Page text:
As strange as it may seem, but I exchanged briefly my view on the Rockies with a view on the Alps, having had the unique opportunity to attend a meeting of the Alpbach-Laxenburg Group, which took place in Alpbach (Austria) from 30 August to 1st September. The Alpbach-Laxenburg Group is a global sustainability think-tank organized jointly by the European Forum Alpbach and the International Institute for Applied Systems Analysis (IIASA).
The main purpose of the meeting was to discuss how to implement and achieve the Sustainable Development Goals (SDGs) – to be adopted by the UN General Assembly on 25 September – while seeking also linkages with the Climate Agreement which will hopefully be adopted at the COP21 Conference in Paris at the end of the year. The meeting participants included a large number of movers and shakers of the international sustainability agenda as well as other influential decision-makers, such as Amina Mohammed (Special Adviser to Ban Ki-moon for the Sustainable Development Goals), Jeffrey Sachs (Director of the Earth Institute of Columbia University), Tarja Halonen (former President of Finland), Gordon McBean (President of the International Council for Science ICSU), former EU Commissioners Janez Potočnik and Stefan Füle, and the Environment Minister of Luxembourg (country currently holding the EU Presidency) Carole Dieschbourg.
The first day of the meeting consisted of a plenary brainstorming, taking place under a beautiful blue sky and in an unusually hot environment: the Rossmoss Alm near Alpbach. During the debate participants voiced that it has been a great achievement to convince all UN Member States to agree on the 17 Sustainable Development Goals. Despite being a compromise and some criticizing their number, they are very ambitious and far from being a “lowest common denominator”. Also they are more than just “Millennium Development Goals 2.0” as they truly integrate the environment and development agendas. Their implementation will be a challenge for both the Global North and South alike – not only for governments, but also for individual citizens as the goals will require also a change in lifestyles. The day concluded with a dinner which was attended by the President of Austria Heinz Fischer.
On day 2 the group split into 8 working groups, the topics being chosen by the participants and being as diverse as communication, arts, and geopolitics. I offered to chair a working group on science & technology with the aim of discussing how the interfaces between science and policy, science and society, and science and industry can be improved. I was delighted to see that the famous economist Jeffrey Sachs as well as Guy Cecil, campaign manager of Hillary Clinton, chose to be on my group. We developed quite a number of ideas, for instance the need for a better structured societal dialogue around new technologies in order to identify societal / ethical barriers at an early stage, the need for priority funding of R&D that can help us to achieve the SDGs (e.g. novel plant breeding technologies, energy storage), the need to develop business cases / business plans to implement the SDGs and break them down to projects that pay off within electoral cycles, and the need to create incentives for scientists to provide advice to decision-makers (e.g. through better reflection of science advice in scientific evaluations). Also other working groups yielded interesting results. For instance, the group working on transition mechanisms reminded us not to forget engaging with the losers of transition as they can slow down transition considerably (which holds also true for subsidies into “old” technologies).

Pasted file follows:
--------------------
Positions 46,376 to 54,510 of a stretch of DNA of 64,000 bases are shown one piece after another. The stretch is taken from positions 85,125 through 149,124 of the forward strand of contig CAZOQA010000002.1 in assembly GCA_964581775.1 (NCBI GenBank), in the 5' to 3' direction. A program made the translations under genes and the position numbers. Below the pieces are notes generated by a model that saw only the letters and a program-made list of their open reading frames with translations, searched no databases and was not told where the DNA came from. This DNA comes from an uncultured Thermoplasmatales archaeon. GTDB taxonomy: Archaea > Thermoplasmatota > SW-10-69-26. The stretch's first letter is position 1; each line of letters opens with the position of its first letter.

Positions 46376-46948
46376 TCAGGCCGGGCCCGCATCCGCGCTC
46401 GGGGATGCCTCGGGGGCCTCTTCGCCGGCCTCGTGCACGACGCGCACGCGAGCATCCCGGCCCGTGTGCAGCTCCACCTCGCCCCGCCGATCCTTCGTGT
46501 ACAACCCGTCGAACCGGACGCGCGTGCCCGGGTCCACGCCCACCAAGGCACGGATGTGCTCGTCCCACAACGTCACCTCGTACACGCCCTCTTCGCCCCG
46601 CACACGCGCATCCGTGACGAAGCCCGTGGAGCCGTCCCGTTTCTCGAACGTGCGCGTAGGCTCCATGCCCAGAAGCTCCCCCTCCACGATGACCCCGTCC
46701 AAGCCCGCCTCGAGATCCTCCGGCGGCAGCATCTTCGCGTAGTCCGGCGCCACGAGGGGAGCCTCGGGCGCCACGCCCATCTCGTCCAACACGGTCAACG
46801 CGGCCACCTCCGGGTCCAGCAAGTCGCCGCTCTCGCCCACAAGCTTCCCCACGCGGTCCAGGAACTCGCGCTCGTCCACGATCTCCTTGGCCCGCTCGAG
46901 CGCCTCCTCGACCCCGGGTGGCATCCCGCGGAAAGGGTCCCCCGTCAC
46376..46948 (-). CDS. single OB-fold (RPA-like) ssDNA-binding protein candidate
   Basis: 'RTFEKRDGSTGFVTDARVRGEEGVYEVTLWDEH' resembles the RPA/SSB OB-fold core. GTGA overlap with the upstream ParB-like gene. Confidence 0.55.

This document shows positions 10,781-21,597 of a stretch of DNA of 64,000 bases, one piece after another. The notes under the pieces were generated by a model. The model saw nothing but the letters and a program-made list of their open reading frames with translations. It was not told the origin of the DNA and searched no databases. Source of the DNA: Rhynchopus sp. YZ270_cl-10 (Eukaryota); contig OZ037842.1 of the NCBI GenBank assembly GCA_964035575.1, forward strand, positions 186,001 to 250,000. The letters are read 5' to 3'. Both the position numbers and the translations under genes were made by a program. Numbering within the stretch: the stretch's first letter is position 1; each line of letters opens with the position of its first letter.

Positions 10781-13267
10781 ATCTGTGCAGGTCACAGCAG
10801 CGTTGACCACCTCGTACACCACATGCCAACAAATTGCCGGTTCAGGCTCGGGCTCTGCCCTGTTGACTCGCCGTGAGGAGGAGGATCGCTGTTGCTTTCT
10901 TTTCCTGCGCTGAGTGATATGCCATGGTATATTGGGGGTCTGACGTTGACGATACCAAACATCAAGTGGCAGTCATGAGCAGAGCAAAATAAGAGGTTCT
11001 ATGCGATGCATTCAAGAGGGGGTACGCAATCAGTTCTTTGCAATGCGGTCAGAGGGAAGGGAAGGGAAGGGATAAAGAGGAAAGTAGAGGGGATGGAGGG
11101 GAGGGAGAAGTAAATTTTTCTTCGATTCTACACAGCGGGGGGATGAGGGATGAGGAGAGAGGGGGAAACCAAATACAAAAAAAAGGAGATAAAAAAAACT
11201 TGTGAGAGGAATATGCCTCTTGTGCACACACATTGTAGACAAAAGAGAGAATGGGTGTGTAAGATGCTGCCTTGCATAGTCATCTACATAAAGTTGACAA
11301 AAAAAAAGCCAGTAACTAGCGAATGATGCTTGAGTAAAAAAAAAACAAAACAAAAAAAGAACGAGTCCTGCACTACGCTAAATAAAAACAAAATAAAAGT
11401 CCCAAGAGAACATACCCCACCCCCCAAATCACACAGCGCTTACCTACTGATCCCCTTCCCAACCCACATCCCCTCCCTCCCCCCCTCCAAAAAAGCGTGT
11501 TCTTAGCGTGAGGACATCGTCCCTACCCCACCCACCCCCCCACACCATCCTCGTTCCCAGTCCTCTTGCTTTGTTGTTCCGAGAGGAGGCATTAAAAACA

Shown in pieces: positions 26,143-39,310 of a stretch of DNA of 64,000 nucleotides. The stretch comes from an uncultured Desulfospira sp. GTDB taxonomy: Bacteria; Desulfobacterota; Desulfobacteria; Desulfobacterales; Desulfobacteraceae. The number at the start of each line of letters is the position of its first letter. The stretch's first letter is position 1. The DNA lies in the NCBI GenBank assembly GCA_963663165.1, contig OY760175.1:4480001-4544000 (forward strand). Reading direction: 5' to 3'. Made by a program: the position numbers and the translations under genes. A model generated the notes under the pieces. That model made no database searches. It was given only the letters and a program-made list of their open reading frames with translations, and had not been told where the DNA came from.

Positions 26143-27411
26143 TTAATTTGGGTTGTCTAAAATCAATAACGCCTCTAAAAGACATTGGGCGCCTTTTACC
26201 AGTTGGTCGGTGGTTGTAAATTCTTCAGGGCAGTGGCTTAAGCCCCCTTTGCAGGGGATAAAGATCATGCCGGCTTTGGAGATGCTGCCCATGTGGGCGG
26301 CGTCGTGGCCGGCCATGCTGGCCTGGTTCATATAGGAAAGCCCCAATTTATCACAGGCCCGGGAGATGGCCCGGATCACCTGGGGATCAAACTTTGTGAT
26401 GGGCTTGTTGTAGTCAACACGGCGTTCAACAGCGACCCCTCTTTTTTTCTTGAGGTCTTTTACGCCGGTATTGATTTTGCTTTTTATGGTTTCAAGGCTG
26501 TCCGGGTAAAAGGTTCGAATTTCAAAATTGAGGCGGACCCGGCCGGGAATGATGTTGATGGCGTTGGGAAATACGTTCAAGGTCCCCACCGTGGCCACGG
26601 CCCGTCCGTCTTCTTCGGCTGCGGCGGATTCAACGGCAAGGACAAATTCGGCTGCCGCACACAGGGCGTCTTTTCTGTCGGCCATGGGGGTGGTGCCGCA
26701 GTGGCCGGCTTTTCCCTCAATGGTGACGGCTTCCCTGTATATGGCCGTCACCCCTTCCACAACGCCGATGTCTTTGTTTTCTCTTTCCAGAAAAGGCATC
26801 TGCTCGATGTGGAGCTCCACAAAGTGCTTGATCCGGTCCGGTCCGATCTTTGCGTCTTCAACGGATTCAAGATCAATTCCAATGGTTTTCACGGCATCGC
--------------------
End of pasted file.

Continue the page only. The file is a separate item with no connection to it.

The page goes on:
The last day started with a fabulous dance performance of Austrian dancer Gloria Benedikt and Syrian dancer Hussein Khaddour who performed a piece called “InDignity”, reminding participants of the refugee crisis that is hitting Europe (and which Alpbach President Franz Fischler rightly described as a solidarity crisis). On a side line, Gloria Benedikt is employed by IIASA as “Associate for Science and Arts” – there are certainly not many research institutes that specifically employ artists. An example to follow!
Afterwards Lord Martin Rees (former President of the Royal Society) and Nebojsa Nakicenovic (Deputy CEO of IIASA and suggested by Austria and Montenegro as candidate for the next IPCC Chair) discussed the issue of existential risks. Lord Rees warned about unintended consequences of otherwise benign technologies, mentioning biohacking as an example, and reminded the audience that “the global village has also global idiots”.
This was followed by a debate featuring inter alia Amina Mohammed, Jeffrey Sachs and Tarja Halonen who summarized again that an achievement of the SDGs by 2030 is perfectly feasible, considering that the investments needed are only a tiny fraction of the wealth of the World’s billionaires.
The event concluded with a synthesis presentation of the Alpbach-Laxenburg Group results by IIASA Director-General Pavel Kabat and the President of the European Forum Alpbach Franz Fischler, which can be downloaded here.